Appearing before a rabbinical court

5One of the best rewards that I could receive as a Rabbi, teacher and a friend is the following letter that Neebashnee sent to me. Especially during this month of Elul, let’s strive to be more positive thinkers, be grateful for what we have all around us during our daily life. Let’s open our hearts to welcoming new members of the congregation.

Appearing before a rabbinical court brings with it a feeling of trepidation and heightened anxiety. However there is something different in the air today; there is an added feeling of expectation, as this court will hopefully mark the culmination of my conversion process.

Nothing can prepare one for the time when one comes before three Rabbonim. Not to mention, my Hebrew teacher, the part for which I am most fearful – when I will have to read aloud from the machzor, demonstrating my knowledge of a language so beautiful, that when I speak it, I literally feel suspended in a moment gone, reminiscent of ancient times.

The questions are posed and my answers are tinged by my own nervous emotions. How can I hope to adequately enunciate the connection that I feel, between Divine and mortal, and yet which is impossible to fathom, all while sparking within me a feeling of peace so profound that I often “smile out aloud” at synagogue. The journey to this point hasn’t been easy. Learning to open my mind and wrap my heart around a faith and a lifestyle where I essentially had no inkling of what the barest basics were, while performing the simplest of rituals were challenging in their own right. However that’s what one does when one falls in love – You leave your own people, your own rituals, your own lifestyle to learn and embrace the one of the One you fall in love with. You walk a path that is foreign and unseen, never knowing and yet blindly trusting.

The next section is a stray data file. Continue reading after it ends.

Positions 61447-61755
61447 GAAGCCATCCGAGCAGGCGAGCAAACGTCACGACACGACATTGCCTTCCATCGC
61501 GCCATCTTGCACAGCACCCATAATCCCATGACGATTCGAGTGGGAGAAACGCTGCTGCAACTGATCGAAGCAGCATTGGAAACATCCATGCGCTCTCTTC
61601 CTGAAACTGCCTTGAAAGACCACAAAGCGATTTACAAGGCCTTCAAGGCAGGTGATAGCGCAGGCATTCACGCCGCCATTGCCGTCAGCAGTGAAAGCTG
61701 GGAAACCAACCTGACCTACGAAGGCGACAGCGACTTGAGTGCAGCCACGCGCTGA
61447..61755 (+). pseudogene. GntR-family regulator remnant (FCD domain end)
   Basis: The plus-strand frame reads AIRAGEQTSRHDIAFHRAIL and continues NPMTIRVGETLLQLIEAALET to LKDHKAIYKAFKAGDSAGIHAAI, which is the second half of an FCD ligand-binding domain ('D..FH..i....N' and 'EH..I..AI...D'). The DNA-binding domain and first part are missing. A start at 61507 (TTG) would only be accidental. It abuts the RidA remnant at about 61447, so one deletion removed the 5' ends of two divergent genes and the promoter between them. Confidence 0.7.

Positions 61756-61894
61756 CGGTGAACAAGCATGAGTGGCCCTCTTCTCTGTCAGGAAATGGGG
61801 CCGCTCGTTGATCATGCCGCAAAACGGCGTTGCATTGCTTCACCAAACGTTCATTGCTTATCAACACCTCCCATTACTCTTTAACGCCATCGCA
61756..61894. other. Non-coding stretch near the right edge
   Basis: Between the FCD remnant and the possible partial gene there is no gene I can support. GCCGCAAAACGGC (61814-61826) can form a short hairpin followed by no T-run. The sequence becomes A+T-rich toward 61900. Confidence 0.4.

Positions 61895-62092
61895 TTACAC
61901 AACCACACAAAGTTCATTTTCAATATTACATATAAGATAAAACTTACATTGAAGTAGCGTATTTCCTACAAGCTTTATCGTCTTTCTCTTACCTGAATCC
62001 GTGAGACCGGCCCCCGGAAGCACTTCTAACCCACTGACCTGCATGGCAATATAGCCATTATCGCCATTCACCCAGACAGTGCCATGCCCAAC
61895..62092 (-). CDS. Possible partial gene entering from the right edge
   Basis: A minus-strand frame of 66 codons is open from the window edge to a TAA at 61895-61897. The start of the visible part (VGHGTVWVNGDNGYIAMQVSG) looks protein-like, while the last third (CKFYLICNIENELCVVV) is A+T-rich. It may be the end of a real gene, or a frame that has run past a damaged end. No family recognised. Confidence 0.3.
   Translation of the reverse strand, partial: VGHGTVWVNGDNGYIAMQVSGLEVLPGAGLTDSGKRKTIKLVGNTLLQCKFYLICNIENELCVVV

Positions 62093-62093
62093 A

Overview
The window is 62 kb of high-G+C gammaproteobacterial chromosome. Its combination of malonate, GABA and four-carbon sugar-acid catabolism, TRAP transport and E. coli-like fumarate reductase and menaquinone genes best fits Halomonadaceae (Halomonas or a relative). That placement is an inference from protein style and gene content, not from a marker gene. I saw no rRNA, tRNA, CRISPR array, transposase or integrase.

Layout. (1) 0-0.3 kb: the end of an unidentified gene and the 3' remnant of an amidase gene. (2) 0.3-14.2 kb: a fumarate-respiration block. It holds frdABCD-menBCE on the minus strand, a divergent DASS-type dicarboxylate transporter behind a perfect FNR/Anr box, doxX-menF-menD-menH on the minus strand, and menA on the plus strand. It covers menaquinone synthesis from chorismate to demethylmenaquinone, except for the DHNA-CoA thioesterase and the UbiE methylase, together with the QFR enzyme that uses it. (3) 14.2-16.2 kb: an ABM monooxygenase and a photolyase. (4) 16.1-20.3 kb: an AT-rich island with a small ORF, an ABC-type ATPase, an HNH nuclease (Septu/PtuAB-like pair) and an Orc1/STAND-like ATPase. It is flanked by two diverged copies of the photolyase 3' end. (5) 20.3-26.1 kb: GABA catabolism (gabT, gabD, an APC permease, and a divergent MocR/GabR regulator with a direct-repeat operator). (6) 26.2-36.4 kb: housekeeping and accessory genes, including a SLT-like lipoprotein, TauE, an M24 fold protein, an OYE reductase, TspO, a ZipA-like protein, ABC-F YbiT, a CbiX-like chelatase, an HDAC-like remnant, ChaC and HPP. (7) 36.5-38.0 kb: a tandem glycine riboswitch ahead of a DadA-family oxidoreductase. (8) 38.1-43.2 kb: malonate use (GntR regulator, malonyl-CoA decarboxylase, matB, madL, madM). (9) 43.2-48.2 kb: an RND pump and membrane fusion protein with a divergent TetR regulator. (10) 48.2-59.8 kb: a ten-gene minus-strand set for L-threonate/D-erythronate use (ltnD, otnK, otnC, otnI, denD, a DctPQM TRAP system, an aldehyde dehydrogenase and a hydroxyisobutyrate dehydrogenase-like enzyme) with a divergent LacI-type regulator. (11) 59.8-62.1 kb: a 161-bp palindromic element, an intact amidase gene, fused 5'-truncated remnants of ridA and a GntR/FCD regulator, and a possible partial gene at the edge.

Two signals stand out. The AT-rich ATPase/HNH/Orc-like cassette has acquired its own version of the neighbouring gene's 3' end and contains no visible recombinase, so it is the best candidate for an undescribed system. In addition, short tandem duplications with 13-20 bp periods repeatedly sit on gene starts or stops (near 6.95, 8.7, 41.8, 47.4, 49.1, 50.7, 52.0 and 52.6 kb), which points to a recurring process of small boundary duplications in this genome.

And just as suddenly we’re done, and I can officially begin my Jewish life. And I know, that just as those who have walked before me, so will I walk. Just as those who have lived before me, so will I live. And just as those who have been loved before me, so am I loved.

Shabbat Shalom – Rabbi Julia Margolis

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